Competition Problem 136a
by Jean-Marc Bihl
South to make four spades. West leads the ♣J.
Successful solvers: Steve Bloom, Radu Mihai, Sebastian Nowacki, Wim van der Zijden. Tables
North takes the opening lead with the ♣K and leads a low diamond which goes to either the ♦4, ♦6, and ♦7 or the ♦8 (better), ♦K, and ♦A. In either case West is on lead.
A. If West leads a spade—preferably a low one—North plays low and South wins to lead a diamond, on which North plays the ♦3 even in the case where this allows West to win the trick with the ♦7! West might as well lead another spade, preferably a high one, taken by North so that South can ruff a diamond. South’s remaining spade must now be a low one so that North’s ♠8 can be finessed when West’s remaining holding is ♠97.
At this point South has the option to cash the ♥A now or later—let’s assume now so that the position, with South on lead requiring five more tricks is this:
North wins two spade tricks, finessing, and East is triple-squeezed. A minor suit discard is immediately fatal but when both hearts are discarded South can discard a club, take the club finesse and set up a heart trick.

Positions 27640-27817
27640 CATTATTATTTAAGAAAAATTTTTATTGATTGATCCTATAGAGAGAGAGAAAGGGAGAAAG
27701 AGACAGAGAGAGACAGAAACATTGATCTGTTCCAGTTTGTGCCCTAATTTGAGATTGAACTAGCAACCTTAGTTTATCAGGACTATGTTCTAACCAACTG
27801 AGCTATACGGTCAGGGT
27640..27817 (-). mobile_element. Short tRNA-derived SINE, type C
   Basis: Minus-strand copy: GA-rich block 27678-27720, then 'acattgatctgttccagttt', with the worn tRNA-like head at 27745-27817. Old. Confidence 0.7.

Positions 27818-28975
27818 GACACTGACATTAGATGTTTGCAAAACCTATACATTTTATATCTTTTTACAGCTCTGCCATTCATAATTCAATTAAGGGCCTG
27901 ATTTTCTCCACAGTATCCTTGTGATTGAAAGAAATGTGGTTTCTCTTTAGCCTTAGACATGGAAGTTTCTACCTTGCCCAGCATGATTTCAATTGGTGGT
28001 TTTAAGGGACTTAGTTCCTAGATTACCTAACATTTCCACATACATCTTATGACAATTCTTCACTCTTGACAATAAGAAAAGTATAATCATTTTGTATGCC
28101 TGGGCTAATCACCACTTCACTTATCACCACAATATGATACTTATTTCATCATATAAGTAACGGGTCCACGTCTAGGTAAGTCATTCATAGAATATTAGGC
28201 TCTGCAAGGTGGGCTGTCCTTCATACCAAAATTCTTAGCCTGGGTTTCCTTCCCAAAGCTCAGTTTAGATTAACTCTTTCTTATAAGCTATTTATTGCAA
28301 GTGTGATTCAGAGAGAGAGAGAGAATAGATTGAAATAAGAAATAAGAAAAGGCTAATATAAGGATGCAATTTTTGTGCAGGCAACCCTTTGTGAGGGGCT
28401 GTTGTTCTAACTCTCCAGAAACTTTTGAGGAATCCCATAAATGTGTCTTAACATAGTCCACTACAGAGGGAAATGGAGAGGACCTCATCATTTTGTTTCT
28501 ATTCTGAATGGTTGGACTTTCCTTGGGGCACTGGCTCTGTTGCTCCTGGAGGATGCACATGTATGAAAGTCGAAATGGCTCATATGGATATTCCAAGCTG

B. If West, having won the second trick with the ♦A, leads the ♥Q, South wins with the ♥A and leads the ♦6. This time, when West covers with the ♦7 North must cover in turn—otherwise a second heart from West sinks the contract. To prevent the squeeze of line A, East must now give West a club ruff. Assuming West now leads a high spade, taken by North, and South plays low, the position is like this:
In some order, we now have a diamond ruffed high, a heart ruff, another diamond ruffed high, the ♠8 finessed, North’s remaining spades and South’s two club tricks.
C. If West, having won the second trick with the ♦7, leads the ♥Q, South ducks! Play now follows line A, except that we now reach this five-card end position with South on lead needing all the remaining tricks:
The spade finesse immediately squeezes East and declarer takes the rest.
See the solution to Competition Problem #4 for the recommended tabular format if you prefer not to write in English prose.
Hugh Darwen, 2016